AN UNDER-FIRE council boss launched a blistering attack on “conniving” members of his own party after his leadership was branded “weak” by a powerful local government watchdog.
Coun Albert Nugent, leader of Durham County Council, also lashed out against “lies, lies, lies” put out by his own Labour party colleagues during a stormy Cabinet meeting yesterday.
His comments followed criticism in the annual audit from the Audit Commission that “there are significant weaknesses in the political leadership provided by the Leader of Council and the Cabinet.” The report added: “There is limited visible political leadership in key priority areas such as economic development. Politicians are not consistently challenging in holding officers to account.”
Coun Nugent, 64, a retired miner from Seaham, who ousted former leader Ken Manton two years ago after leading a backbench revolt against the planned closure of nine care homes for the elderly, used the last Cabinet meeting before local government elections in two weeks’ time to attack his critics.
He said: “I was criticised by the Liberal Democrats when I fought to keep the care homes open, because they said the council would be £15m in debt. But we kept the precept increase to 2.9% for two years running.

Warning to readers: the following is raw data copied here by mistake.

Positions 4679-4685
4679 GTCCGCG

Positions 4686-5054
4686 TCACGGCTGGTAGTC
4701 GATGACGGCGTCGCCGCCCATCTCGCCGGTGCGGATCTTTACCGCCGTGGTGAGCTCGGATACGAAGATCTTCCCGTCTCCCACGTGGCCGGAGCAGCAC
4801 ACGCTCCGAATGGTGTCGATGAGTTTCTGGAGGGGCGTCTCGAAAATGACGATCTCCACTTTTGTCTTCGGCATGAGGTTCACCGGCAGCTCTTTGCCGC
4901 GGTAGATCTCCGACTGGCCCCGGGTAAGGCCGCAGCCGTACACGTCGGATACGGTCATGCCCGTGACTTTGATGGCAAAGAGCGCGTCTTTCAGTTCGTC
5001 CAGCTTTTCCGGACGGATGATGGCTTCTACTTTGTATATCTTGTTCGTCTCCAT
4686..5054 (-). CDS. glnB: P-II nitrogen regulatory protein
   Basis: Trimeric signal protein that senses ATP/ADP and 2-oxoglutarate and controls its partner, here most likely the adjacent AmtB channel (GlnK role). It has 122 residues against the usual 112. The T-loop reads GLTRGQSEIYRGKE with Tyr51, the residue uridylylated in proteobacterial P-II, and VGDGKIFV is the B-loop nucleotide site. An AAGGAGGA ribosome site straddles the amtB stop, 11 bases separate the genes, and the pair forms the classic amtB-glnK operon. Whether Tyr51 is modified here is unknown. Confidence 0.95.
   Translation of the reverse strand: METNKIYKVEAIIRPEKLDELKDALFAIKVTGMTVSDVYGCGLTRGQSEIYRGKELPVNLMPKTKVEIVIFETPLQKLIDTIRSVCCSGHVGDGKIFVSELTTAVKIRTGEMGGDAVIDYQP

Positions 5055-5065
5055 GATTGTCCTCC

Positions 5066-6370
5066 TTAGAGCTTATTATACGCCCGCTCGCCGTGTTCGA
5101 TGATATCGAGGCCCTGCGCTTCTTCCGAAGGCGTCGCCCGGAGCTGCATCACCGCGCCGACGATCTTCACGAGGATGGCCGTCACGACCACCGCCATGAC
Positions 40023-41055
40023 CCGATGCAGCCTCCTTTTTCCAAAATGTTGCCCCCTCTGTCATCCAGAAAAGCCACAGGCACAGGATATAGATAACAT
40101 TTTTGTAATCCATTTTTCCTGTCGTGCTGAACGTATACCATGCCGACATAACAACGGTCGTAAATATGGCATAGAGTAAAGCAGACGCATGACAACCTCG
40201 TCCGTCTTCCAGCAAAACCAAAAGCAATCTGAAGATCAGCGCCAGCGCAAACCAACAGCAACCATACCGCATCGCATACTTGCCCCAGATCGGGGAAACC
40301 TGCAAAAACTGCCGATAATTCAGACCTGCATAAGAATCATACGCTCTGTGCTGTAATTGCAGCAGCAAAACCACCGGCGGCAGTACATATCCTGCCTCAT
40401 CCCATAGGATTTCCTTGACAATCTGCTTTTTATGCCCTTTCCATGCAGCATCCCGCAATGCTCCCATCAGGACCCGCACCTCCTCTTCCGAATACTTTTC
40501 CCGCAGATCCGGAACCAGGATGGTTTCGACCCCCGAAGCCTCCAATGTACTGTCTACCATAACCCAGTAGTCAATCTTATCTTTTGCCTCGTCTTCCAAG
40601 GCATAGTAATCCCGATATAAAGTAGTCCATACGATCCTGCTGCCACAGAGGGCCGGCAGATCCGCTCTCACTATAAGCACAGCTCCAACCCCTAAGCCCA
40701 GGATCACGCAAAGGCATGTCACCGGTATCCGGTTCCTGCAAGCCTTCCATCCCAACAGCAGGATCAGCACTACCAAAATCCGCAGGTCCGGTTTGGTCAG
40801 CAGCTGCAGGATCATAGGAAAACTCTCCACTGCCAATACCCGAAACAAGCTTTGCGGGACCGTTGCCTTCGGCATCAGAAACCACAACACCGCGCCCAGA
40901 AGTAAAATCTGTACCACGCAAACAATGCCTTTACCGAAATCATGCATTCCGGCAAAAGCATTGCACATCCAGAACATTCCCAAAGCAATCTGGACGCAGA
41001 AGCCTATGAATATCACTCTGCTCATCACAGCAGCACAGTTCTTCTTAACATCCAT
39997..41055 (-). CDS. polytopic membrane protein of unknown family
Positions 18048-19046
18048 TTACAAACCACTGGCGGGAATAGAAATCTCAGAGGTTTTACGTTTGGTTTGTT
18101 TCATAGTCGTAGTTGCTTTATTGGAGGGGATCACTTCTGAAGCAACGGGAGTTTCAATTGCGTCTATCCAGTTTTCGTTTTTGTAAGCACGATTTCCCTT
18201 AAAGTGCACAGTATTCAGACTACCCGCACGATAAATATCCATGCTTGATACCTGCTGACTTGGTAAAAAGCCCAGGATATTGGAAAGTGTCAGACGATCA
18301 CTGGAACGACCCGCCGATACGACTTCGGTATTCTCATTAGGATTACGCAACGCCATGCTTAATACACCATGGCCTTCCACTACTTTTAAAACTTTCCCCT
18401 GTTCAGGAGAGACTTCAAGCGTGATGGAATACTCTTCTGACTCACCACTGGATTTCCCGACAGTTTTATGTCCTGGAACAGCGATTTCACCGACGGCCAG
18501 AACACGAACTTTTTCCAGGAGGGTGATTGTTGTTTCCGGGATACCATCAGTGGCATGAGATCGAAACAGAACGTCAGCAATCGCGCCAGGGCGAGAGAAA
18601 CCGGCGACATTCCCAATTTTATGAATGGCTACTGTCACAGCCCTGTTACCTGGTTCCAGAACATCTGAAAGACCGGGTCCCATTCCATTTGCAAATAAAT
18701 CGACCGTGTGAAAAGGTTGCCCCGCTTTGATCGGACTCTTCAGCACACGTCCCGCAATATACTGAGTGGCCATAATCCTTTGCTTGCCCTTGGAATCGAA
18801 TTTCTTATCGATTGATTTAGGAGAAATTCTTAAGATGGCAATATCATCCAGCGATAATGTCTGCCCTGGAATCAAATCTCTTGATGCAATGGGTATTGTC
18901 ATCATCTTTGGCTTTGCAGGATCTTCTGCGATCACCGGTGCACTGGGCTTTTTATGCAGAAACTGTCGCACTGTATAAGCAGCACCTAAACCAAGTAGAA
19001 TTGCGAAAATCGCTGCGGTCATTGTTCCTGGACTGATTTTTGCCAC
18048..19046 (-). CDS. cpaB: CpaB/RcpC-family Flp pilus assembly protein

“I have come into County Hall on many mornings to find my own party colleagues conniving with the opposition to get rid of me. I have survived votes of no confidence from my own party members and I have had to listen to lies, lies, lies being told about me. I haven’t relished the leadership, but by God, I have worked hard at it.”
Coun Nugent, who pointed out that the Audit Commission gave the local authority a creditable four star rating overall, also hit out at Independent councillor John Shuttleworth, who described the way the authority was being run as “like a fish and chip shop”.
He said: “This is a Rolls Royce authority, not a Ford. John Shuttleworth would do well to remember that the previous leadership wanted to close the residential home in his ward in Stanhope. It would have been run by the private sector now had I not intervened. It’s strange how quickly people forget.”
The Audit Commissioner’s recommended that the council should “work within the County Durham Economic Partnership to identify a clear strategic leadership role for the realisation of economic ambition, set challenging targets for job creation, engage more effectively with the local community and develop a robust action plan.”